VA NY Harbor Health Care System
Veteran builds model ships and customizes them, creating historic scenes
As a boy of 10, George Wells had a keen interest in the Navy and in Navy battles. What started out as a hobby soon became more for the Long Islander.
The son of a Navy Veteran, Wells signed up for the Navy too, serving two years in the late 1960s in Bermuda at a naval aircraft support attachment, which eventually became the Naval Air Station at Bermuda.
Following his service, Wells worked locally and noticed that several companies were developing recreations of Japanese fleets, as well as British and German fleets. It was then that Wells decided to re-ignite his passion for historic Navy battles. He began building model ships and customizing them.
"I read all the books," said Wells. "I am fascinated with war stories."
Using sheet plastic and plans of the ships, which he scaled down, Wells has completed – and hand-painted -150 ships for his collection. His goal is to finish 420 ships.
Currently, part of Well's collection, the 1942 Battle of Lady Gulf, is on display at New York Harbor Healthcare System’s Brooklyn Campus. "It’s one segment of the largest naval battle in history," said Wells, adjusting pieces of the display outside of the Chapel. "It broke the back of the Japanese in World War II."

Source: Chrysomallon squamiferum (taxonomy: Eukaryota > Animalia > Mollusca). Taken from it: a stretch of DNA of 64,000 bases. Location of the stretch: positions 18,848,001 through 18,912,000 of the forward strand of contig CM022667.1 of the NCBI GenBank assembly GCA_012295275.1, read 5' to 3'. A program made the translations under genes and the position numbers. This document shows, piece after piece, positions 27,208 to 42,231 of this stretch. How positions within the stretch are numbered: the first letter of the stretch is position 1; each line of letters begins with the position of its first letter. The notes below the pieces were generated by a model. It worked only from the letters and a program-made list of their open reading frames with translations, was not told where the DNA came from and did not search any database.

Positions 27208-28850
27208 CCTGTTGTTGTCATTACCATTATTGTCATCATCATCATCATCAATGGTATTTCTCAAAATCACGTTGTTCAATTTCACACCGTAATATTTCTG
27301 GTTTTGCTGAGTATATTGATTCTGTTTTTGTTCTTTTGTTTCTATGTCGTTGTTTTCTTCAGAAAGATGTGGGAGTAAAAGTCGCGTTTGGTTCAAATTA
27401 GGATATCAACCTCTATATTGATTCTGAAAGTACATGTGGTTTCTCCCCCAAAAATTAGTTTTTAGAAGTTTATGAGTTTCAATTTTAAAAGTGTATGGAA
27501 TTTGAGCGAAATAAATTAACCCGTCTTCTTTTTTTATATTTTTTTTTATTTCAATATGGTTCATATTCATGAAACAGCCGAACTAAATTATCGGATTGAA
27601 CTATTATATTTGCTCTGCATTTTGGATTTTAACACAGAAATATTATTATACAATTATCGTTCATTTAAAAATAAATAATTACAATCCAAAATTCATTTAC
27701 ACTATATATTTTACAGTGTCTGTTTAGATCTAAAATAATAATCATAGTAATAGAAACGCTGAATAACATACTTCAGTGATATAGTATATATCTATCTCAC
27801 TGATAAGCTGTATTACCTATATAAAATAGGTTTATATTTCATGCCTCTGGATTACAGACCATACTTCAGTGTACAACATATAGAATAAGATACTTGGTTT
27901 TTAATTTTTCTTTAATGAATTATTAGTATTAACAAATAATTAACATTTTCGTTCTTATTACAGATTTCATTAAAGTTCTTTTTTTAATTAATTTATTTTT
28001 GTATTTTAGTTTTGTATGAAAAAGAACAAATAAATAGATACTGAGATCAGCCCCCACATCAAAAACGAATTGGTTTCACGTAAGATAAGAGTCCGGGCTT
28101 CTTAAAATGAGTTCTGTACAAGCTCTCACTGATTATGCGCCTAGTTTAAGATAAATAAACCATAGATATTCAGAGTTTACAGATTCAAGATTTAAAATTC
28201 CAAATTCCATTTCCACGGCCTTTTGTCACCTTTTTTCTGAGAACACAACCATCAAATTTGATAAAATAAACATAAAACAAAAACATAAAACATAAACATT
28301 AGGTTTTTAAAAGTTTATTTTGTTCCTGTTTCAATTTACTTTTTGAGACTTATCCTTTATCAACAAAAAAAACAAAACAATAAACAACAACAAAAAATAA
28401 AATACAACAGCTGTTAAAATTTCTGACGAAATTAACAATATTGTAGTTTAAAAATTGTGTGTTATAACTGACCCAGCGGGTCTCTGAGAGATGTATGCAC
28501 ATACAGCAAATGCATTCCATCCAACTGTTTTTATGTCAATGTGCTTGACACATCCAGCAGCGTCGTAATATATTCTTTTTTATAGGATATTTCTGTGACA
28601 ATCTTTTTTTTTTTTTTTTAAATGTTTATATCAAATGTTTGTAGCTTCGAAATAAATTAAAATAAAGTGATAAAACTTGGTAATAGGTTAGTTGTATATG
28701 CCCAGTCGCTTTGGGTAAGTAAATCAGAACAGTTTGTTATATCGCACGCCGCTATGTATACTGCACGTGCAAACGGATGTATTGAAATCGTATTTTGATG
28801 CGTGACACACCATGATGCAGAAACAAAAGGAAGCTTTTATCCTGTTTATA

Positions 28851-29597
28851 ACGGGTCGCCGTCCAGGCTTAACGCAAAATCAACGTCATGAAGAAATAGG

Shortly, Wells, 62, will bring another display to the Brooklyn Campus. His work is also showcased at other areas on Long Island for Veterans – and others – to enjoy.
Showing off the work is a treat, he said. "I’m getting positive results. People recognize that it's a lot of work." Part of the displays is in-depth histories, researched by Wells, for guests to read. "I hope they read about the histories. I want to share them. I want the kids and anyone who is interested to read the histories I put down- I leave reading lists, look up books. There is so much fascinating information out there.
Wells admits that working on the models takes lots of patience. The hand-painted insignias, the scaling down, all takes time. So do mistakes. "I have to be patient, especially when I hunt for small parts that get dropped," Wells laughed. "But I enjoy it like I did 30-35 years ago."